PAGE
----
Sorry, you need to enable JavaScript to visit this website.
About the Foundation


A strict gluten-free diet is necessary for people who are allergic to or intolerant of this plant protein, but not for people who tolerate it. Before embarking on such a diet for reasons of gluten sensitivity, it is advisable to seek medical advice to check the causal link between the symptoms and the ingestion of gluten and to assess the level of sensitivity.
© Shutterstock / iuliia_n - Gluten-free menu: quinoa and chicken salad with oranges

Gluten or FODMAP sensitivity?

When the famous tennis player Novak Djoković announced that he was adopting a gluten- and lactose-free diet, few people were surprised. In fact, gluten-free food is currently all the rage. Economic experts predict that worldwide sales of gluten-free products will reach 3 billion euros by the year 2020.

Gluten is mainly associated with wheat, but this protein is also a component of other cereals such as rye, oats and barley. It is not toxic, but it can trigger various disorders in some people. It is important to distinguish between three different conditions: gluten allergy, gluten intolerance (coeliac disease) and non-coeliac gluten sensitivity.

Gluten allergy is rare. It is an abnormal reaction of the immune system, which considers gluten a foreign body, triggering a defence mechanism, either immediately or within a matter of hours after eating it. The body generally reacts with itching and swelling of the mouth, and sometimes by digestive, skin or breathing problems. Gluten intolerance, also called coeliac disease, is more insidious. In this case, the body is unable to digest gluten, and the disease causes symptoms such as digestive problems, as well as concentration difficulties and fatigue. While gluten allergy is triggered by the ingestion of a tiny quantity of gluten, with coeliac disease the symptoms are proportional to the amount of gluten absorbed – the higher the quantity eaten, the more intense the symptoms. Gluten allergy and coeliac disease are both the result of genetic predispositions and are easily diagnosed by specialists. In both cases, adopting a gluten-free diet is the only way to avoid the symptoms. However, unlike with gluten allergy or gluten intolerance, non-coeliac sensitivity to gluten, which more and more people claim to suffer from, is difficult to diagnose because, with this condition, the body does not make antibodies to attack the gluten. Gluten sensitivity is often linked with stomach ache but, for the moment, it is a nonspecific condition with no real scientific explanation. Patients often self-identify as having the condition, by associating their symptoms with those of gluten intolerance: diarrhoea or constipation, bloating, exhaustion, painful joints, headaches and skin rashes. The only way to relieve these problems seems to be to reduce the consumption of foodstuffs containing gluten. However, gluten may not be directly responsible for these symptoms. In fact, studies have shown that they could be caused by FODMAPs, an acronym derived from five types of sugars present in the dietary fibres of certain plants (Fermentable, Oligo-, Di-, Mono-saccharides And Polyols). FODMAPs are found naturally in foodstuffs that contain gluten. A diet that is low in FODMAPs could thus explain an alleviation of the symptoms, without gluten being responsible.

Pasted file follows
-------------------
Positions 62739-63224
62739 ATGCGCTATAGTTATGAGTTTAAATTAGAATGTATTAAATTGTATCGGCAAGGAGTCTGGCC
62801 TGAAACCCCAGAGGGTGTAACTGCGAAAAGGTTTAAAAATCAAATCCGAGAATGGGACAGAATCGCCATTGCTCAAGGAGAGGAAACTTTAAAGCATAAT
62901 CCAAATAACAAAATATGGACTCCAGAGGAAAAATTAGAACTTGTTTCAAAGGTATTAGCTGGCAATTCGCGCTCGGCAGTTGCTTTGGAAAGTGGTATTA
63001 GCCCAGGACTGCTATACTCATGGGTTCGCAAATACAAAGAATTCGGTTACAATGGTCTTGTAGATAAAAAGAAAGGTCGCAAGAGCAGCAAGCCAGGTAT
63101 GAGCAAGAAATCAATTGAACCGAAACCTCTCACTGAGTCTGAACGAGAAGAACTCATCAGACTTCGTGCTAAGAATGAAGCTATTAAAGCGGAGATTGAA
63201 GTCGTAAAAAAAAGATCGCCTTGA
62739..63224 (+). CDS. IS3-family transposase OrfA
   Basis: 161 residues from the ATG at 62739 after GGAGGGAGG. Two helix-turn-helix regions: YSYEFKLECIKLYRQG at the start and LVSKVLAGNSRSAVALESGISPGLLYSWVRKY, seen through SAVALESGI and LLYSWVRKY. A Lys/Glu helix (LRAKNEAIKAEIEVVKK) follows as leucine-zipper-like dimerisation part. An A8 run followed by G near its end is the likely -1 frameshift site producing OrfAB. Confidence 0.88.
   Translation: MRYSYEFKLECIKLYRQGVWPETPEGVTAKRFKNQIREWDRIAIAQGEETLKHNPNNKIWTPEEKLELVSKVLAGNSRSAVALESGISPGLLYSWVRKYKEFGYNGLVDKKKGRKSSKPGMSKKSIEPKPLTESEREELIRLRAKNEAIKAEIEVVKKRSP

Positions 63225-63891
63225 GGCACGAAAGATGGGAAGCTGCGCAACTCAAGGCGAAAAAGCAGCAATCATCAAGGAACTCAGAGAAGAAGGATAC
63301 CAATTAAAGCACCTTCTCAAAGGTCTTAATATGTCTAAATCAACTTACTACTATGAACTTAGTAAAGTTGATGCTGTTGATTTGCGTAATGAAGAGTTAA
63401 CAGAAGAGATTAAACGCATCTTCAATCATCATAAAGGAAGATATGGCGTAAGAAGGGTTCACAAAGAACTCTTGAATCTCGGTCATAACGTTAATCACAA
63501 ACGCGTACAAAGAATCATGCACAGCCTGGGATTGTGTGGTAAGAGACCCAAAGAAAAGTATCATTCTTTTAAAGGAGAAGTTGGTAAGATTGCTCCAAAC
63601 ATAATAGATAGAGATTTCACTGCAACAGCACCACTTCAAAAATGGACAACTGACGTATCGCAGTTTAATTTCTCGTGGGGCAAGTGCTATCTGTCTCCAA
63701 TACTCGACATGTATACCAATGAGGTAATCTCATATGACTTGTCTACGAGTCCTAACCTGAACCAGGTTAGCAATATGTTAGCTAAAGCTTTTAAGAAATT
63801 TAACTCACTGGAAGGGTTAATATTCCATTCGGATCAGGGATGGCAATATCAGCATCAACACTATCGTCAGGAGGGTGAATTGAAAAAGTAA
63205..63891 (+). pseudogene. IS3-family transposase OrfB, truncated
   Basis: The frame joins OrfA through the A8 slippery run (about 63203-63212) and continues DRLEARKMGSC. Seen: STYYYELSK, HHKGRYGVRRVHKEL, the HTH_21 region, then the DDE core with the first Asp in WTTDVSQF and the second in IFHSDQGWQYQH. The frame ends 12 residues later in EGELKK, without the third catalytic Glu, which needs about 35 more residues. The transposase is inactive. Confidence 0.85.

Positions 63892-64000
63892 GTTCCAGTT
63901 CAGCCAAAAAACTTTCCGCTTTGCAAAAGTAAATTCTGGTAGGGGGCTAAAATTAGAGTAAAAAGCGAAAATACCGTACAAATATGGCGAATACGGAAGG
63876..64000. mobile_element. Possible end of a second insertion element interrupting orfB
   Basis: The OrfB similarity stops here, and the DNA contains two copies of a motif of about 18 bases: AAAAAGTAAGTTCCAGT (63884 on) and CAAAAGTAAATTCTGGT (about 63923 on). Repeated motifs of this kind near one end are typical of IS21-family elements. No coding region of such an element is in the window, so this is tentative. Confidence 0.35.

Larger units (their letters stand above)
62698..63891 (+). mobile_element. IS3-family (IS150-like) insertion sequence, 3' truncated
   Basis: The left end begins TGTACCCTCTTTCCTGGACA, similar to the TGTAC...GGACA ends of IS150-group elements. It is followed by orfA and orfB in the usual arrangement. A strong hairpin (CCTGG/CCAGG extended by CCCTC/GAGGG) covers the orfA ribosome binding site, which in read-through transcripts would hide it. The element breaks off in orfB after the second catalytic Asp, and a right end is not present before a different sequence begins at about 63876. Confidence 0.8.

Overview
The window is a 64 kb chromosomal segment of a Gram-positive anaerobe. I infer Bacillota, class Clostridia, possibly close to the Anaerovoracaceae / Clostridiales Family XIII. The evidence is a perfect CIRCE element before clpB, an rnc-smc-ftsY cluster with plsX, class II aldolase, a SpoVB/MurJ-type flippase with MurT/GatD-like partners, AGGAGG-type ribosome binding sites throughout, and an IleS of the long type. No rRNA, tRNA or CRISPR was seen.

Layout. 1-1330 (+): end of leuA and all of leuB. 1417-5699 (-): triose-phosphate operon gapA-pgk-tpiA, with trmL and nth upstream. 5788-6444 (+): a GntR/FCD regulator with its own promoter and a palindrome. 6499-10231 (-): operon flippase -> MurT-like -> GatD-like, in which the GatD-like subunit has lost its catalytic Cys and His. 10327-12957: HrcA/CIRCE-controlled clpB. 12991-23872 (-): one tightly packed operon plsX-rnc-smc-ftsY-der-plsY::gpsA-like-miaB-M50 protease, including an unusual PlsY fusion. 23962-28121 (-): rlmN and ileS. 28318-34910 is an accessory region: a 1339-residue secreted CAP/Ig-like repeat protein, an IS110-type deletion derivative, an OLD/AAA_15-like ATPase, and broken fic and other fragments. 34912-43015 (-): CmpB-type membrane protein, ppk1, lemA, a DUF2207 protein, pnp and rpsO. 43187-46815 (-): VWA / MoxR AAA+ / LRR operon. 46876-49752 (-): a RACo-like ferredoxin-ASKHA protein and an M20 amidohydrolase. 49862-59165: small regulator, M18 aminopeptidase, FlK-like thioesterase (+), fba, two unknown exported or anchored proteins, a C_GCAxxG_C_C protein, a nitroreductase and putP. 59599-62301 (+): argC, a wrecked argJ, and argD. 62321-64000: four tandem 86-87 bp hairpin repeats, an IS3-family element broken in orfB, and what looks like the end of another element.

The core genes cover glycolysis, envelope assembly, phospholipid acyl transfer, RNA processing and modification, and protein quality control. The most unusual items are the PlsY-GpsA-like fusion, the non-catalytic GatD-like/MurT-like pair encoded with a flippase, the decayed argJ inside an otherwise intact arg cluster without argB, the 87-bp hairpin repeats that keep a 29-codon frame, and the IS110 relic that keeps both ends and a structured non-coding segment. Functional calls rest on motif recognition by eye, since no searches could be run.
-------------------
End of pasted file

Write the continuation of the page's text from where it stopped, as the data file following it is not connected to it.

The true extent of gluten sensitivity is therefore still unclear. In the meantime, health experts point out that it is important to consult a doctor before starting a gluten-free diet as, when gluten is cut out altogether, a gluten-intolerant person would no longer produce antibodies and this would impede a reliable diagnosis of the disease. Moreover, a gluten-free diet is not without risk. Premenopausal or menopausal women who stop eating lactose and gluten are particularly vulnerable. They are at risk of developing deficiency diseases, notably osteoporosis, if they do not take steps to compensate for the lack of calcium. In general, the risk of deficiencies is high, as foodstuffs that do not contain gluten, such as rice or corn, are low in fibre, folic acid, zinc and vitamins. A gluten-free diet is also dangerous for children whose state of health does not require a specific diet. They are particularly at risk of lacking in B vitamins, important for the nervous system to function, and trace elements, necessary for growth.

Marketing a product or an identity?

A gluten-free diet may also satisfy the modern world’s need to identify with celebrities as well as being a way of shaping one’s own food identity, ‘100% gluten-free’. Well-known stars such as Gwyneth Paltrow, Lady Gaga, and the French politician Manuel Valls, have all given up gluten and claim to feel better. Not consuming this plant protein means not eating like others. Promoting a gluten-free diet is perhaps simply a means of standing out from the crowd.